Every manufacturing firm, retail store, service company and governmental agency should have an operating budget. In essence, an operating budget is the quantification of a company’s business plan. In order to create a functional and realistic operating budget, it is crucial to use marketing planning, product planning, capital planning and financial planning in the budgeting process.
An operating budget includes a company’s income and cost objectives for a certain period in time. Commonly, an operating budget sums up a year divided out by months. If a company isn’t meeting its projected budget goals, this is the beginning of some warning signs that troubled areas exist. In this way, the operating budget serves as a control device as well.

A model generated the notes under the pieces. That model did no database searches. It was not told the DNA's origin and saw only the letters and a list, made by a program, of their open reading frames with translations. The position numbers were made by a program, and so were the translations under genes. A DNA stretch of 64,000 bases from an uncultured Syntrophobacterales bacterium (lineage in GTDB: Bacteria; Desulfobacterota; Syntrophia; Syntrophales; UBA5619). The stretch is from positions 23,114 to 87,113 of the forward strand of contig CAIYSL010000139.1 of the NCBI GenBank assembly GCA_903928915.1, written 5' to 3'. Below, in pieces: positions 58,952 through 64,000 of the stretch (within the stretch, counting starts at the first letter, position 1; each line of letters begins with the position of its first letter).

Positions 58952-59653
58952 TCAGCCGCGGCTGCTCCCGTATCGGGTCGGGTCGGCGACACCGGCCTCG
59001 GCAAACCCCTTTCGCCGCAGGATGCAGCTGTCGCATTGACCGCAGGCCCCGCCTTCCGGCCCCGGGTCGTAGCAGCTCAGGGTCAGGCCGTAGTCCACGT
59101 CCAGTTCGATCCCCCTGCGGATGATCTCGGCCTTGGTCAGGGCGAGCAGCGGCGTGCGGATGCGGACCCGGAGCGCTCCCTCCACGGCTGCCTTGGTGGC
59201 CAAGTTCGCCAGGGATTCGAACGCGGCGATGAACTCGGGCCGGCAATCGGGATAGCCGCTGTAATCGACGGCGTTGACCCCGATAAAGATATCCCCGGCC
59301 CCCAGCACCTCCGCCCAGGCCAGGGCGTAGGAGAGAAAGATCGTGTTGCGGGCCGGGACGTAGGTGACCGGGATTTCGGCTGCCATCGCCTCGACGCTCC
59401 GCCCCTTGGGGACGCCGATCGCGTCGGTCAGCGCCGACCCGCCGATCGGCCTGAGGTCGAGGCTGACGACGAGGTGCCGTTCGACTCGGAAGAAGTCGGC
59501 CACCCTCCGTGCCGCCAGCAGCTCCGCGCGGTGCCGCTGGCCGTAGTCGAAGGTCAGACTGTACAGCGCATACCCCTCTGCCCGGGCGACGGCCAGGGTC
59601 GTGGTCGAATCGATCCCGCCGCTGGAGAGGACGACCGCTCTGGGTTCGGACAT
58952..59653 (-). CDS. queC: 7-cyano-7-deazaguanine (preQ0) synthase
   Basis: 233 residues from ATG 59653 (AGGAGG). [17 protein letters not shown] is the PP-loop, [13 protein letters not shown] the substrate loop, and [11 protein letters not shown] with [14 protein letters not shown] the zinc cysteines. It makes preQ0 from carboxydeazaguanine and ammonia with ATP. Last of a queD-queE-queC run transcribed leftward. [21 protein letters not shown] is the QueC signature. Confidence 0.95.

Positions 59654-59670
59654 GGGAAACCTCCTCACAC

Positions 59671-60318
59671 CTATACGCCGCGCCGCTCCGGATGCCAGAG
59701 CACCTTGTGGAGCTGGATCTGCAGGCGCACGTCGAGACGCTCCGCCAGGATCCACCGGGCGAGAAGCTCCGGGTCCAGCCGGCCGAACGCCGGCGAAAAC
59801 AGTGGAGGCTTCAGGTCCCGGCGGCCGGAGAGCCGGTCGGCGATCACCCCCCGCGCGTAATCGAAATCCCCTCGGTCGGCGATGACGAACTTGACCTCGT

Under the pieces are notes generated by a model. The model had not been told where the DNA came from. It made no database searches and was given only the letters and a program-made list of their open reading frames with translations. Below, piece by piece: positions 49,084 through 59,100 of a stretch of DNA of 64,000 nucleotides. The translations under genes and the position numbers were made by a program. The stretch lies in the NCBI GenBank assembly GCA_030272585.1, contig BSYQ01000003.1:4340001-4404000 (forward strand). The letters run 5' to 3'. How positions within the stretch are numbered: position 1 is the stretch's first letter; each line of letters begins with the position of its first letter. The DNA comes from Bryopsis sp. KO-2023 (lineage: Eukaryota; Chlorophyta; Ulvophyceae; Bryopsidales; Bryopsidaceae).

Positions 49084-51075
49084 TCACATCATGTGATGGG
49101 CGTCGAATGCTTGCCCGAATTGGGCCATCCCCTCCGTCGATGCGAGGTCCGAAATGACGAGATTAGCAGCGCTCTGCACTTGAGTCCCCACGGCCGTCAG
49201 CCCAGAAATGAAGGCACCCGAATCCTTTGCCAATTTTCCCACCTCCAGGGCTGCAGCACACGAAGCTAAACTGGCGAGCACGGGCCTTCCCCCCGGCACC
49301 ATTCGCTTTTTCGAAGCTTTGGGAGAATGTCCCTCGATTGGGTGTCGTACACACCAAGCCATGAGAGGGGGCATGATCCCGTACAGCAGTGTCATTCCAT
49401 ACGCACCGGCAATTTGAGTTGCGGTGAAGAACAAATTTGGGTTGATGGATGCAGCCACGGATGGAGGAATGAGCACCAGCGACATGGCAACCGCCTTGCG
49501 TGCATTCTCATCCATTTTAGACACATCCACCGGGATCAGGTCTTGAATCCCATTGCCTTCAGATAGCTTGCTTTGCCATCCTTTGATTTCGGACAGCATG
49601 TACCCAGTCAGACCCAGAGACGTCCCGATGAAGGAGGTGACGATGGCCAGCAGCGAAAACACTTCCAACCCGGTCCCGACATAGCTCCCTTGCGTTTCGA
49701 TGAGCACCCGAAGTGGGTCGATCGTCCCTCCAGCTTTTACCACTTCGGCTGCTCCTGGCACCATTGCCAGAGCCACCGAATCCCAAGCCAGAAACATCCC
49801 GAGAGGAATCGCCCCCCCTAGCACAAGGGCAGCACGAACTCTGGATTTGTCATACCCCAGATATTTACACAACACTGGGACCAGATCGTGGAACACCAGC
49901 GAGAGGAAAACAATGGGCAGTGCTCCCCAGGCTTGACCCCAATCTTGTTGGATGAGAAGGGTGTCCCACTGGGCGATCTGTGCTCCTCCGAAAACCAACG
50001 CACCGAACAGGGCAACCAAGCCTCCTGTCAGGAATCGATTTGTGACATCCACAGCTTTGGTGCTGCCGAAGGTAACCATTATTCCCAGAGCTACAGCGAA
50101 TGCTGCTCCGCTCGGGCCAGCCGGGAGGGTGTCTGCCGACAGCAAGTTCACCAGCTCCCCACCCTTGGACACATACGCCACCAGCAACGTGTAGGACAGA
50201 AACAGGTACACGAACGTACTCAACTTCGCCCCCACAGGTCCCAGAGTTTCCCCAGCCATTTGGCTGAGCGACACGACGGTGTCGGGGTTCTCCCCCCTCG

Budgeting Red Flags
The following are indicators of a budget’s ineffectiveness.
- Lack of participation by all levels of management
When the budgeting responsibilities are dictated from upper management alone, a lack of ownership ensues among lower management. In addition, those with their feet in the trenches aren’t given opportunity to offer their valuable input in regards to the practicality and feasibility of an operating budget.
- Management’s neglect of a budget review
It is only the first step to develop an operating budget. In order for all levels of a company to benefit from one, the budget must be regularly reviewed and evaluated.
- Uncorrected variances
Even regularly reviewing and evaluating the budget isn’t enough. When variances between planned performance and budget objectives are detected, they must also be corrected. If large variances exist, they may be due to poor budget estimates, poor feedback, lack of timely, corrective action, or ineffective policies for budget maintenance.